Unlike MIG welding, both TIG and Stick welding use an electrode which has a fixed length, therefore as the electrode is consumed, it must be moved closer to the part to retain the same arc length. While not impossible, this creates significant challenges for robotic welding since it adds another movement variable. MIG welding still offers significant adaptability since it can be used for materials such as mild steel, stainless steel and aluminum simply by changing the wire feed mechanism and shielding gas selection.

Joint Geometry and Accessibility

Robotic welding excels at handling joint types, such as butt and lap joints and even T-joints. However, complex or irregular joint geometries may pose challenges. For example, very thick welds requiring multiple passes to achieve a specific fillet size may be more difficult to program and the results may be inconsistent. Even this however can be addressed with more advanced adaptive machine learning.

When selecting a part for robotic weld processes, accessibility and position must also be considered. Welding in the horizontal or close to horizontal position is most predictable, so vertical welds can be more inconsistent with a robotic welder. In addition, the robotic arm must be able to access and weld all necessary areas. Robots also have fixed or limited reach so the part must be precisely positioned and must fit within the envelope of the welding cell to allow the welding tool to reach all required locations.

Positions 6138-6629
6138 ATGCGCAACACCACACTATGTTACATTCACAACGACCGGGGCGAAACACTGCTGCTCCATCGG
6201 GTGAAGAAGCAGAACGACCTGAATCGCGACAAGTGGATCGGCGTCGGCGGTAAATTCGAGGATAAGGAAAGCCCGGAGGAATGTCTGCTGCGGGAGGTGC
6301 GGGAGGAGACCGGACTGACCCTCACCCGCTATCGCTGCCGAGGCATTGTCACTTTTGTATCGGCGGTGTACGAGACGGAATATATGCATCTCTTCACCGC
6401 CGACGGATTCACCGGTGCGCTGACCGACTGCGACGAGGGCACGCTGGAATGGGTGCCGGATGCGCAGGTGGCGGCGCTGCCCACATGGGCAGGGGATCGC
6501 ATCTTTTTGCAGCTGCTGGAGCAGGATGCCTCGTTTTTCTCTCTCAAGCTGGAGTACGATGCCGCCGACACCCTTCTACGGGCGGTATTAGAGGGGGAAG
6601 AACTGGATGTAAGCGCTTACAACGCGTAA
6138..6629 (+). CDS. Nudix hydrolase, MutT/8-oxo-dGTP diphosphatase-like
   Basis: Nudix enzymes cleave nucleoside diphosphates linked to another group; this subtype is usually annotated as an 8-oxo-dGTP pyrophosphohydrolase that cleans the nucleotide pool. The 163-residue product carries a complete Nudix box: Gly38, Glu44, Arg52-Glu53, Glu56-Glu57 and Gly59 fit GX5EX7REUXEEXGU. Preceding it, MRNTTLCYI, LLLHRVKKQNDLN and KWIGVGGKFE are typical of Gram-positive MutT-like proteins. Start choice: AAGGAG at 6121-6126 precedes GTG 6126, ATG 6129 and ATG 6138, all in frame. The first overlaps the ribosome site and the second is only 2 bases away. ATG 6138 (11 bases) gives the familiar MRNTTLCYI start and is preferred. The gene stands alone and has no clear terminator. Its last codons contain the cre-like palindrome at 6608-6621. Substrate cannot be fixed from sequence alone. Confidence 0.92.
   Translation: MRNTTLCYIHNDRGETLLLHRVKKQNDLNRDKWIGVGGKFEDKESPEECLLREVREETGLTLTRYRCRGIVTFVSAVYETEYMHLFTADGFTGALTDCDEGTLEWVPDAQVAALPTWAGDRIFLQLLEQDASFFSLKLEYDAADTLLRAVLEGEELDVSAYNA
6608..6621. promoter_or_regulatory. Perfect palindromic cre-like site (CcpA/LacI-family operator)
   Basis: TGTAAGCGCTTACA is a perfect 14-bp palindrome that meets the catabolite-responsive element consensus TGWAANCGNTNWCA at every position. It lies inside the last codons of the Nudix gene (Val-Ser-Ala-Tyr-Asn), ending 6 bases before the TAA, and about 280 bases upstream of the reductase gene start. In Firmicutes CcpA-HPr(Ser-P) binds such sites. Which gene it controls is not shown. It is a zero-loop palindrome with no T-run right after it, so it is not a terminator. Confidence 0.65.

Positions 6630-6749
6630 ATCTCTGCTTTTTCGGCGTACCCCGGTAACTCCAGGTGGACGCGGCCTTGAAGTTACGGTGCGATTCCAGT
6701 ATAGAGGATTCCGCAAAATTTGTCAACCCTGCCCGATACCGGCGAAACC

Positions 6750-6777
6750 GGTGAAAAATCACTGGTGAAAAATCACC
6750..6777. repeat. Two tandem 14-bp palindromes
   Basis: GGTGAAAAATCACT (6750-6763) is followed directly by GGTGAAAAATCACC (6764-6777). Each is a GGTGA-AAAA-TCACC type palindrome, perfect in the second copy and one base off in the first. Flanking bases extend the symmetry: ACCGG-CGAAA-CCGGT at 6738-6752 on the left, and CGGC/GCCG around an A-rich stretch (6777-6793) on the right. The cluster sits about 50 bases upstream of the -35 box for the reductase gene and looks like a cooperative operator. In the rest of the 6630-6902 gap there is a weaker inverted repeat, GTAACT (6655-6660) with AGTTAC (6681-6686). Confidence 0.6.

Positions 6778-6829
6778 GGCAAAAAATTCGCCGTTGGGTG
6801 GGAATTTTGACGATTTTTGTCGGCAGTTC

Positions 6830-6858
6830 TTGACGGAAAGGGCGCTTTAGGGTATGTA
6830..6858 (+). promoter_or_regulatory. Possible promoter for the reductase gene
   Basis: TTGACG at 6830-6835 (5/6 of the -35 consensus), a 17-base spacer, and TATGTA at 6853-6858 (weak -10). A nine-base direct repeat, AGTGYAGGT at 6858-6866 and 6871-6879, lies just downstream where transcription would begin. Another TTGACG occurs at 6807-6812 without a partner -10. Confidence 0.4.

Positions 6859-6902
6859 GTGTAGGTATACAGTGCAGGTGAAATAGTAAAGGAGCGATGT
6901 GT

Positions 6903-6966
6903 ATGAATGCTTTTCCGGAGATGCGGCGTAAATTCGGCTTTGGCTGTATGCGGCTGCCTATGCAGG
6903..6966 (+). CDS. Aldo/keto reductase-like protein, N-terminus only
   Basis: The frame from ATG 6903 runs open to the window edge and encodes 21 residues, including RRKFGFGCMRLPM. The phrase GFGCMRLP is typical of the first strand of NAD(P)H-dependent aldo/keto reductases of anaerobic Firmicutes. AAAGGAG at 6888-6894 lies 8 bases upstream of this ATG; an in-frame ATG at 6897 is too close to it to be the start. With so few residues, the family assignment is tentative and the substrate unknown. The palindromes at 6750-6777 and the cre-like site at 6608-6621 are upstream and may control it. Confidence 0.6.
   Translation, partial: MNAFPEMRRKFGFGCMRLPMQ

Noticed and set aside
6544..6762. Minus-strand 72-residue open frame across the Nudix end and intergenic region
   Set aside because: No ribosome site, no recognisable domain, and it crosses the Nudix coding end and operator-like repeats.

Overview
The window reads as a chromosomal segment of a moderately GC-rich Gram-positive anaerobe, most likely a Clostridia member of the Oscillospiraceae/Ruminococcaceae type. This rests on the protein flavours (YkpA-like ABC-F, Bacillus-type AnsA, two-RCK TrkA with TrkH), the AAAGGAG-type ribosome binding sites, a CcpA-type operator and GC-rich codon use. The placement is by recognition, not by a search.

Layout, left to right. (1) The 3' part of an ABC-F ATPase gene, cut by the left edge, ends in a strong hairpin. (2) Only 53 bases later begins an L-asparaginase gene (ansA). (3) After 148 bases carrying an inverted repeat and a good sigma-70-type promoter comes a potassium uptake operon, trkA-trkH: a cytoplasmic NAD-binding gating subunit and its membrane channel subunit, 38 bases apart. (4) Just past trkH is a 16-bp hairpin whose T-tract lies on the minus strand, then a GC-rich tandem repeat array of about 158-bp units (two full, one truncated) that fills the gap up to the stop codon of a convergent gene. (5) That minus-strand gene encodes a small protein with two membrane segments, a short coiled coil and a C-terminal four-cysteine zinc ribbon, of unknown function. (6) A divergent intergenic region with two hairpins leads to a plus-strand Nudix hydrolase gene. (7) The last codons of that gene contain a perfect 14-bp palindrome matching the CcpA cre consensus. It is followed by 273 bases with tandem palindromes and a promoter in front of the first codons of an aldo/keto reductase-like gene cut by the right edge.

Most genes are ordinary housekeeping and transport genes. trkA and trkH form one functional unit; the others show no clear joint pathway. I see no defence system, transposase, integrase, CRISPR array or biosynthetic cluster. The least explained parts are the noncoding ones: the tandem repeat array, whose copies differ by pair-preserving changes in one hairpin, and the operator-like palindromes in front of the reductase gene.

Weld Quality and Inspection

Automated welding can produce consistent and repeatable welds, which aids in quality control overall. However, there can be weld inconsistencies introduced by a number of factors. The robotic welder relies on a consistent supply of shielding gas and welding wire to perform optimally, if either of those are disrupted, as is common in manual welding, the weld quality will be impacted. In addition, robotic welders rely on repeatable part fixturing to remain consistent, if a part is allowed to move or is improperly positioned during the welding process, the part will be non conforming.

For these reasons, it is essential to consider post-weld inspection and testing procedures based on statistical defect rates in order to set adequate inspection parameters. It may be possible for welders with machine vision to visually detect if there is a missing weld or inconsistent weld. Quality control should also ensure the process control of the weld settings such as heat (amperage) and feed rates are within tolerance. Lastly, periodic weld inspections and destructive/non-destructive testing should be completed to ensure the welds meet the requirements for penetration and porosity.

Cost-Benefit Analysis of Employing Robotic Welding

Robotic welding systems are significant investments for businesses and ust offer a suitable benefit to be used efficiently. Analyzing the cost-benefit of implementing automated welding involves considering the following aspects:

Experience Fabrication Excellence With JVC Precision!

JVC Precision is a trusted partner in delivering exceptional design and manufacturing services across diverse industries! Our process begins with conceptualization, where we work with clients to ensure that goals are defined before advancing to the production phase. We cater to various services, including laser cutting, precision bending, forming, advanced welding, meticulous assembly, and rigorous testing.

Contact us or request a quote now!